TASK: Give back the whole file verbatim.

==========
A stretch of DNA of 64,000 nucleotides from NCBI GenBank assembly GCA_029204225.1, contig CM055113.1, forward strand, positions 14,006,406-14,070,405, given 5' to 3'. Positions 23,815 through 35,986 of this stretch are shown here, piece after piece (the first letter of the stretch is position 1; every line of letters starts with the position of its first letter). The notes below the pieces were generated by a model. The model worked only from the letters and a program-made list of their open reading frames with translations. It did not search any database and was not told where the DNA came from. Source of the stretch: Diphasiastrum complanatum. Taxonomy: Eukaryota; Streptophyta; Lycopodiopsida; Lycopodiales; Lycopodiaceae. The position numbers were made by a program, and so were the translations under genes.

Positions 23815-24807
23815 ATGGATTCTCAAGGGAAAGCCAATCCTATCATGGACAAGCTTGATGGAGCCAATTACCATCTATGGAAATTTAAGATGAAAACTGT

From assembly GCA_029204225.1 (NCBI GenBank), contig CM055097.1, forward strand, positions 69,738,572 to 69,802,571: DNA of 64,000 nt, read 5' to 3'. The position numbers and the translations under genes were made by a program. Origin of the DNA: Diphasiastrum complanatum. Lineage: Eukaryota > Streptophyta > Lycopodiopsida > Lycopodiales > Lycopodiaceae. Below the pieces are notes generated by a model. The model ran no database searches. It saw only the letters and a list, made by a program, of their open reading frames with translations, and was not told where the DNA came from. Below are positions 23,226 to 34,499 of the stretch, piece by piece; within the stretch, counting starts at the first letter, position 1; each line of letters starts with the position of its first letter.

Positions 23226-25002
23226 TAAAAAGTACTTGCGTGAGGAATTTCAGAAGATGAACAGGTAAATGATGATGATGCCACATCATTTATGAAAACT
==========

A stretch of DNA of 64,000 nucleotides from NCBI GenBank assembly GCA_029204225.1, contig CM055113.1, forward strand, positions 14,006,406-14,070,405, given 5' to 3'. Positions 23,815 through 35,986 of this stretch are shown here, piece after piece (the first letter of the stretch is position 1; every line of letters starts with the position of its first letter). The notes below the pieces were generated by a model. The model worked only from the letters and a program-made list of their open reading frames with translations. It did not search any database and was not told where the DNA came from. Source of the stretch: Diphasiastrum complanatum. Taxonomy: Eukaryota; Streptophyta; Lycopodiopsida; Lycopodiales; Lycopodiaceae. The position numbers were made by a program, and so were the translations under genes.

Positions 23815-24807
23815 ATGGATTCTCAAGGGAAAGCCAATCCTATCATGGACAAGCTTGATGGAGCCAATTACCATCTATGGAAATTTAAGATGAAAACTGT

From assembly GCA_029204225.1 (NCBI GenBank), contig CM055097.1, forward strand, positions 69,738,572 to 69,802,571: DNA of 64,000 nt, read 5' to 3'. The position numbers and the translations under genes were made by a program. Origin of the DNA: Diphasiastrum complanatum. Lineage: Eukaryota > Streptophyta > Lycopodiopsida > Lycopodiales > Lycopodiaceae. Below the pieces are notes generated by a model. The model ran no database searches. It saw only the letters and a list, made by a program, of their open reading frames with translations, and was not told where the DNA came from. Below are positions 23,226 to 34,499 of the stretch, piece by piece; within the stretch, counting starts at the first letter, position 1; each line of letters starts with the position of its first letter.

Positions 23226-25002
23226 TAAAAAGTACTTGCGTGAGGAATTTCAGAAGATGAACAGGTAAATGATGATGATGCCACATCATTTATGAAAACT